DETROIT (FOX 2) - A grant worth nearly $5 million was awarded to a partnership between Henry Ford Health and the Black Mothers' Breastfeeding Association to improve health outcomes for minority groups.
The Triple Crown grant is from the Office of Minority Health, which is housed within the federal health department. The $4.8 million grant will directly target racial inequities within healthcare. The funding will look to improve policy, expand access to services for new mothers like training more doulas, as well as connect Black families to more birth resources.
The grant "will build a unified network of advocacy" for new moms as well as those who are expecting children. It's expected to help 3,600 individuals and their families by the completion of the grant in 2027.
Black women historically suffer from higher rates of mortality during childbirth. Many reasons feed into the inequitable care that minority families receive before, during, and after labor. Black women are also less likely to receive treatment for postpartum depression.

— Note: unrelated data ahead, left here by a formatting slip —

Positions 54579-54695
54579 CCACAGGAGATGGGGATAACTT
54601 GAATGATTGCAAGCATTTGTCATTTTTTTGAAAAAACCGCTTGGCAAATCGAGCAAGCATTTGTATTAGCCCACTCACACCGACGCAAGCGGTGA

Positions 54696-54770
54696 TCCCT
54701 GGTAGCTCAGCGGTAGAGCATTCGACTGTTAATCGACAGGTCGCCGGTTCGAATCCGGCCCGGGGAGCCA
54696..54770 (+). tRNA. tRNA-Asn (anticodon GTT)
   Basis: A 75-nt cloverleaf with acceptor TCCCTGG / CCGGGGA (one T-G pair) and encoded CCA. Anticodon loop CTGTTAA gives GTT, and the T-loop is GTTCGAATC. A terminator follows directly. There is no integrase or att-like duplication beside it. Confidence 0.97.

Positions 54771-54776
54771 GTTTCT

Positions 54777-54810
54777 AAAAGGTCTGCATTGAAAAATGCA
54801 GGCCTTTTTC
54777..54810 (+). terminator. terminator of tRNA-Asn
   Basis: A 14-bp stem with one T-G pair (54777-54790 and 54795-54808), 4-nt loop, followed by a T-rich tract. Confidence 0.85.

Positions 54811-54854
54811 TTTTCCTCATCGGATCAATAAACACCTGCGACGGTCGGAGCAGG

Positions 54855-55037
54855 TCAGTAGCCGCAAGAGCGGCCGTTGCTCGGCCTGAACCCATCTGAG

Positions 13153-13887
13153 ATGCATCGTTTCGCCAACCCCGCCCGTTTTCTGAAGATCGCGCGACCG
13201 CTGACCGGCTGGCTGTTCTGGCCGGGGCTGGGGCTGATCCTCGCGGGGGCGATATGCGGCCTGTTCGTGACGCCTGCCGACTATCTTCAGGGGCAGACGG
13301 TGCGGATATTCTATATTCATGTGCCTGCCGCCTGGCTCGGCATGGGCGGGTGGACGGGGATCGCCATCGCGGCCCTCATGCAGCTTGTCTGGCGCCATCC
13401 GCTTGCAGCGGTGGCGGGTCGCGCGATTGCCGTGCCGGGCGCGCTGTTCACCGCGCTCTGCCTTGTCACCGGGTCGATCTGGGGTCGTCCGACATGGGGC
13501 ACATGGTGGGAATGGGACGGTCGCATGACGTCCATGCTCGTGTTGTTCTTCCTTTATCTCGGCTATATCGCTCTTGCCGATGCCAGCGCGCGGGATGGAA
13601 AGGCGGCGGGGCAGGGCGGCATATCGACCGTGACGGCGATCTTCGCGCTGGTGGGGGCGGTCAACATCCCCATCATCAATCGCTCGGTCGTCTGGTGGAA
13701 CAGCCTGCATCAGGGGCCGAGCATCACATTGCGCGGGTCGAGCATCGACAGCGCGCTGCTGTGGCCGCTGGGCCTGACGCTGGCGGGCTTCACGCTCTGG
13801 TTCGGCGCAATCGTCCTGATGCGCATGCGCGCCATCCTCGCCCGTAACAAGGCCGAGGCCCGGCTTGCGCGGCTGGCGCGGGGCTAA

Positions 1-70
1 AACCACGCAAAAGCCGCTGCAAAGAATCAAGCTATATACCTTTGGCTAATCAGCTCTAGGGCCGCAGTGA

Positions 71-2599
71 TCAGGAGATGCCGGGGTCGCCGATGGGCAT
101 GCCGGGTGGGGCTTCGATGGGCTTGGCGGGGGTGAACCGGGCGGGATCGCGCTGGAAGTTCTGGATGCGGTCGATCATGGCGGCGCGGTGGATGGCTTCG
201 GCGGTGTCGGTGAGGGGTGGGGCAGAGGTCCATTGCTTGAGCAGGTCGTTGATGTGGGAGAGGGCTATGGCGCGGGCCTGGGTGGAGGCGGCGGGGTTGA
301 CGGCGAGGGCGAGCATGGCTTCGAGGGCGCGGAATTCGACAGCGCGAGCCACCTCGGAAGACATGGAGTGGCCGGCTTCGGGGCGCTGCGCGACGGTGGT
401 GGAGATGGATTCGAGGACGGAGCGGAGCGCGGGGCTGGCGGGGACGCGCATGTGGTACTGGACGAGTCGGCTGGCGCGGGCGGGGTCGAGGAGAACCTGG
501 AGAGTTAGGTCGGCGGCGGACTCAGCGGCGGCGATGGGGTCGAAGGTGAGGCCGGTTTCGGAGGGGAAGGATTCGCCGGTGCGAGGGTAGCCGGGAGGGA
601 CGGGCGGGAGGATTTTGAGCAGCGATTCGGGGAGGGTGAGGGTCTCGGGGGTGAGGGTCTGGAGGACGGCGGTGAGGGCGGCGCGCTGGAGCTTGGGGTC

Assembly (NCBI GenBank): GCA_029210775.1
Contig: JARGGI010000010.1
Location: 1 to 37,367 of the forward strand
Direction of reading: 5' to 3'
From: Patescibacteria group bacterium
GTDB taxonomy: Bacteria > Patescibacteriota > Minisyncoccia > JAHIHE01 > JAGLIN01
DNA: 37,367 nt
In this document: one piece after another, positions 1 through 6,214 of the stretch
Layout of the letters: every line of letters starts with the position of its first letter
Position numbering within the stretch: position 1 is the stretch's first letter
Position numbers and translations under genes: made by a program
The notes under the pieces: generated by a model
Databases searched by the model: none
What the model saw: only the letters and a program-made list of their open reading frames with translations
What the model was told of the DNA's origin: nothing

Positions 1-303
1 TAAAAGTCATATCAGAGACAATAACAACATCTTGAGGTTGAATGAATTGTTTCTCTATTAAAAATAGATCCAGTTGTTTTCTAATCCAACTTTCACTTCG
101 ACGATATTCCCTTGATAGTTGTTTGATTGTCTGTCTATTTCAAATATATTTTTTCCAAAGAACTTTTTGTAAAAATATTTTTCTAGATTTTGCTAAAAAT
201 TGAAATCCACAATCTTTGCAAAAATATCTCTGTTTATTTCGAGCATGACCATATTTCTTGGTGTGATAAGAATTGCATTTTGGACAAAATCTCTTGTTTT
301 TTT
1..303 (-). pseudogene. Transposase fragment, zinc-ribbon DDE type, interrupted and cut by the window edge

The goal with the grant will be to close that gap.
The founding executive director of the Black Mothers' Breastfeeding Association said the grant channels a "collaborative approach" toward healthcare, which includes addressing social factors while creating a supportive environment for all individuals.
"By uniting trusted stakeholders, we aim to uplift Detroit’s families, making a lasting impact on maternal and infant health outcomes in the Detroit Community," said Kiddada Green.
In addition to Henry Ford Health, the University of Michigan Child Health Evaluation and Research Center will also measure progress from the grant.
Ten other organizations were awarded grant funding, which totaled $13.2 million for each year.